Copyright Notices

| June 2005

Copyright Lore
¤ Frank Evina Preserved in the Library of Congress Rare Book and Special Collections Division are the copyright record books maintained by the clerks of the U. S. District Courts prior to 1870. These historic handwritten volumes include close to 150,000 registrations made in 44 separate judicial districts before the copyright registration and deposit system was centralized in the Library of Congress in 1870. One of the most unusual District Court copyright entries appears on page 23 of volume 132 from the state of New York. On Dec. 22, 1813, Charles Clinton, District Court clerk for the Southern District of New York, entered a copyright claim in the name of marine artist and calligrapher George Godsell Thresher (1780 –1857) for etchings of a famous naval battle fought during the War of 1812. What makes this entry unique is that, in addition to the basic registration information, freehand drawings depict the copyright deposit, a work of art recording the engagement between the two great battle ships USS United States and HMS Macedonian. A notation at the bottom of the entry states that the “Above Etchings were taken from the only Drawings on board the United States, and belonging to Commodore Decatur, and approved of as being a correct and accurate representation.” The USS United States was a 44-gun frigate built in Philadelphia in 1797. It defeated the 38gun frigate HMS Macedonian on Oct. 25, 1812, 500 miles south of the Azores. The captured British vessel was refitted and employed as the USS Macedonian until it was broken up in 1828. The United States served the U. S. Navy until 1849, when her hulk was left at Norfolk, Va. When Virginia seceded from the union in 1861, Confederate troops took the Norfolk Navy Yard, and the historic vessel, renamed the CSS Confederate States, served as a receiving ship and floating battery for the Confederate navy. Later sunk as an obstruction in the Elizabeth River in May 1862 when the Confederates abandoned Norfolk, it was raised and broken up in December 1865. It may be difficult to imagine that a district court clerk would have had the time or talent to create such an extraordinary record for a copyright deposit. However, based on many other entries made by Charles Clinton during this period, it is evident that he possessed an artistic flair and an appreciation for calligraphy.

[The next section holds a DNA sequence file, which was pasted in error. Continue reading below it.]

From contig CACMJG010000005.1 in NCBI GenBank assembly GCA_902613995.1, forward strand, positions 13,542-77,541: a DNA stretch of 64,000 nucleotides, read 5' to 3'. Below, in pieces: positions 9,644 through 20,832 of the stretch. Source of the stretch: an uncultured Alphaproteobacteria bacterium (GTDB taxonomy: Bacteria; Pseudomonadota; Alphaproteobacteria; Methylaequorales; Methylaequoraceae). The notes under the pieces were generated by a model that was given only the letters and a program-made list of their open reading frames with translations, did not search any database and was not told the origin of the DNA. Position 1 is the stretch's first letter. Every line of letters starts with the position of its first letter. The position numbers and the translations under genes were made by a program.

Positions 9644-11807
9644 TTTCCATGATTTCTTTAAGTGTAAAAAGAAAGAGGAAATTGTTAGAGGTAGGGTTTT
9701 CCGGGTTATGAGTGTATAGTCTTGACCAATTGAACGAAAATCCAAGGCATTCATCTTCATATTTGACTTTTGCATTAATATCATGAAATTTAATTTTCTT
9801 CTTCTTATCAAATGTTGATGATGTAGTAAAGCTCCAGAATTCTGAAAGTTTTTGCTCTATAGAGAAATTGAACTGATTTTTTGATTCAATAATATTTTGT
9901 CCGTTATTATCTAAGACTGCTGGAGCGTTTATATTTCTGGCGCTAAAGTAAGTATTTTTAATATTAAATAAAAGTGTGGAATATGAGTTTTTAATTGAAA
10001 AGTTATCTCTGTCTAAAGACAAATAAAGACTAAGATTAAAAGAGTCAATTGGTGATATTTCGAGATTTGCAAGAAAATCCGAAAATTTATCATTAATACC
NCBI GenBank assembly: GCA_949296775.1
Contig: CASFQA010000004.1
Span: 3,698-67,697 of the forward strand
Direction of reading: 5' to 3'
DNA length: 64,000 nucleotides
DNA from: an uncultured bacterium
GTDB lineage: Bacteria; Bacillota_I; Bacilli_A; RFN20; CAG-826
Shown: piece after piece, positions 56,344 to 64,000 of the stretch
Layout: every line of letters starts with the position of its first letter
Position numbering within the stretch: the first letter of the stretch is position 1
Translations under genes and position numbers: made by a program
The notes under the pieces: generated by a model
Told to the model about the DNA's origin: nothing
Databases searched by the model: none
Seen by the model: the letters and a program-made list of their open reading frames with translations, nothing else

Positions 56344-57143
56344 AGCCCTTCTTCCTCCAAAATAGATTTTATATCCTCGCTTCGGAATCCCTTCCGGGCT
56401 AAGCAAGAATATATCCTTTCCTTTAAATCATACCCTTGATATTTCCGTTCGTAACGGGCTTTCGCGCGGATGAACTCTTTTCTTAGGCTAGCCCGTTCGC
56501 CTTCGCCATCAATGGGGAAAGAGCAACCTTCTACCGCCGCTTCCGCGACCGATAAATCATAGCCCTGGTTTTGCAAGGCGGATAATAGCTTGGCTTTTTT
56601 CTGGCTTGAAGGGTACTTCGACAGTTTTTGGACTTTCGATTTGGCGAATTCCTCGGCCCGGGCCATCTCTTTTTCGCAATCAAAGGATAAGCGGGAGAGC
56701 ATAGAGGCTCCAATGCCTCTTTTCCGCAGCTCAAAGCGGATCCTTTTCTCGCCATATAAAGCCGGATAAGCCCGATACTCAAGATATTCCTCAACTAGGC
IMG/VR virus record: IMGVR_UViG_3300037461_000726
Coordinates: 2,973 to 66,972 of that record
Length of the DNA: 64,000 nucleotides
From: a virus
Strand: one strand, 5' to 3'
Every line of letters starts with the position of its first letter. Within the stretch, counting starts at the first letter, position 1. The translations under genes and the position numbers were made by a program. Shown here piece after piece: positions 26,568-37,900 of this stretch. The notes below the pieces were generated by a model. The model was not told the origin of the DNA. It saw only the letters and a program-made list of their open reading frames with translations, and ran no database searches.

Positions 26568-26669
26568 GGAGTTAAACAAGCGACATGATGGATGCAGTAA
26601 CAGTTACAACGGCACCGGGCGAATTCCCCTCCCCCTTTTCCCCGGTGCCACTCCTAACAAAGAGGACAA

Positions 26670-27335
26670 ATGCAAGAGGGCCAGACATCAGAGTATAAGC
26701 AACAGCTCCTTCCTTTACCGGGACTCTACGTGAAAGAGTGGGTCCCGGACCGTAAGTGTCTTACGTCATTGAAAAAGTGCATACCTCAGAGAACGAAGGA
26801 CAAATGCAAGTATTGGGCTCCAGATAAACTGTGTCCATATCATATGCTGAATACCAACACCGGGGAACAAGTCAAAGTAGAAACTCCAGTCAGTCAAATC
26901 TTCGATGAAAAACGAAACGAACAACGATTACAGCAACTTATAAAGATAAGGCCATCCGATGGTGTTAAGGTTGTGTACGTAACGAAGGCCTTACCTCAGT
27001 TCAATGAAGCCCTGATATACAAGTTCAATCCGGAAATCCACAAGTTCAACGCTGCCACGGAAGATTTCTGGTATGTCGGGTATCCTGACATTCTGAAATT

An undated watercolor by Thresher depicting the battle between the United States and the Macedonian is preserved in the United States Naval Academy Museum in Annapolis, Md. It is not certain how closely it is derived from the sketches that are preserved in the 1813 copyright record book. The author thanks the Mariners’ Museum, Newport News, Va., for historical background on the United States and the Macedonian. ‡